While the family tries to overcome the daunting hurdle of raising millions, the biggest enemy is actually time. The longer it takes for the treatment to be funded, the greater the risk Michael will lose the ability to move. It’s why his parents are trying every avenue to raise the money.

As Georgia and Terry Pirovolakis search for a cure for their son’s rare genetic disorder, the family is also dealing with the day-to-day appointments necessary to help Michael keep up his strength until he can get treatment, including physiotherapy and occupational therapy. (Evan Mitsui/CBC)

The boot camp Terry Pirovolakis attended at the Global Genes Summit showed participants how to write proposals to get funding from foundations. It also covered partnering with companies and legal matters, including managing intellectual property.

The broader conference focused on networking, with sessions geared to helping patients and their families push research forward. There were workshops titled “Rare Disease Research: Getting Your Disease Noticed” and “Developing Partnerships Among Rare Communities and Individual.”

The clinical trial

The money raised by the Pirovolakis so far — about $665,000 — is funding the first phases of a clinical trial at UT Southwestern Medical Center in Dallas, Texas.

Researchers there have created a virus that will transport that missing gene to Michael’s brain. It could cure him, they say, but more testing needs to be done. So more money is needed.

The boot camp Terry Pirovolakis attended showed participants how to write proposals to get funding from foundations. It also covered partnering with companies and legal matters. (Shane Faye/For CBC)

Without parents fundraising to get treatments for rare diseases, the research “just wouldn’t get done,” said Steven Gray, an associate professor and researcher at UT Southwestern Medical Center.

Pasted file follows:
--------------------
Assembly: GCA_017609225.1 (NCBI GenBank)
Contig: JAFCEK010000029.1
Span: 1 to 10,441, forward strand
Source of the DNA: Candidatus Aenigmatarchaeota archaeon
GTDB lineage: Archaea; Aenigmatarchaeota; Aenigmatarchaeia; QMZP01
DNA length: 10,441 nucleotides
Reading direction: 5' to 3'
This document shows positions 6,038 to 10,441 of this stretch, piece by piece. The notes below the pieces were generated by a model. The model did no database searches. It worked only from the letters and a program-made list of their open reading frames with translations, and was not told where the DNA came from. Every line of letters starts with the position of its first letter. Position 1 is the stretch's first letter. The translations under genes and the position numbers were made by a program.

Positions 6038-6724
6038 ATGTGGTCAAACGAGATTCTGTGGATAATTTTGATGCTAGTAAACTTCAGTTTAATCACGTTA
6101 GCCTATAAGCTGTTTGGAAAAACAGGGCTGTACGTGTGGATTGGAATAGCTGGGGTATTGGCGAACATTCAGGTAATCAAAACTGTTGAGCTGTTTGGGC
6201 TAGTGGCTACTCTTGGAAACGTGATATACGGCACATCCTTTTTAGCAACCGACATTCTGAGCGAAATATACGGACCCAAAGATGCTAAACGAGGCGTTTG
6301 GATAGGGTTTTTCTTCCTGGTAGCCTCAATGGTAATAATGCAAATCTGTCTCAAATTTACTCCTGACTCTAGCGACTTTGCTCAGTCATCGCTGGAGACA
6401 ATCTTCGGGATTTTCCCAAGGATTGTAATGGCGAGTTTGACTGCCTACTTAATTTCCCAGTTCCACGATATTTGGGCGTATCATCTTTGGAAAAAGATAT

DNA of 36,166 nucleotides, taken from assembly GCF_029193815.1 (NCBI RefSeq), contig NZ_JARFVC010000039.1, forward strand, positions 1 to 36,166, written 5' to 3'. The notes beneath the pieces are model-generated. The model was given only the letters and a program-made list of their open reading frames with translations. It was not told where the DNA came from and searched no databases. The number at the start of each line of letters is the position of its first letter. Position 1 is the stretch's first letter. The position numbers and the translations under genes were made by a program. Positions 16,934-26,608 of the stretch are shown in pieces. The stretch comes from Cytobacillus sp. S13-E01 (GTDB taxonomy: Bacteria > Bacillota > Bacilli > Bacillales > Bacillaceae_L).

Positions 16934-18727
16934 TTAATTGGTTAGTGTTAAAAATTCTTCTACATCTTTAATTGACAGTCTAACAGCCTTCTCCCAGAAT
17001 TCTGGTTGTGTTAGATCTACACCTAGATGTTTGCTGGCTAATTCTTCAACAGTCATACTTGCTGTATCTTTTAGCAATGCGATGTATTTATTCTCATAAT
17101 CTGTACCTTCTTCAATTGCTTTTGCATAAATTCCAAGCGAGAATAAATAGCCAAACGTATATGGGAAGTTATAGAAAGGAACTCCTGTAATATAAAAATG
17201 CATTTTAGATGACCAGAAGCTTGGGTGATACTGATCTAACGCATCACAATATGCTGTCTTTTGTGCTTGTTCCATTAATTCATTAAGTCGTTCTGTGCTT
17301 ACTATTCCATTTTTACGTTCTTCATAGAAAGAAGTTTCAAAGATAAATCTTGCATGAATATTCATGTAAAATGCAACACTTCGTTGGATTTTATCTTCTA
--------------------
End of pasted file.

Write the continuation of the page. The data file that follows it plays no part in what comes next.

“This is the only way that things move forward for a rare disease,” said Gray. “It makes it very personal for me and makes it worthwhile for us to go in the lab every day and do what we do.”

‘Willing to go anywhere’

“I’m willing to go anywhere,” Terry Pirovolakis said. “From the very beginning of this journey, I told the doctors I’m willing to do anything, give up everything, if I have to. And this is part of that journey.”

For now, what is keeping Terry going is imagining the day when they’ve raised enough money and Michael gets the experimental treatment.

“I envision that day, yes,” he said, choking back tears. “And then that moment after, where he does the hard work to gain the stuff he’s lost. Absolutely.”

Georgia Pirovolakis says it’s sometimes harder for her to visualize that day, as she watches her son struggle through all the different therapy appointments.

“I have days where I can’t see it. Because I’m with him all the time, and I see him struggle, and I see him trying so hard. And sometimes it’s hard for me to envision that moment,” she said.

“Terry is more positive than me, but $3 million is a long way away. I hope it comes, I pray it comes. But when will it come, right?

“We’ll get there. We’ll get there.”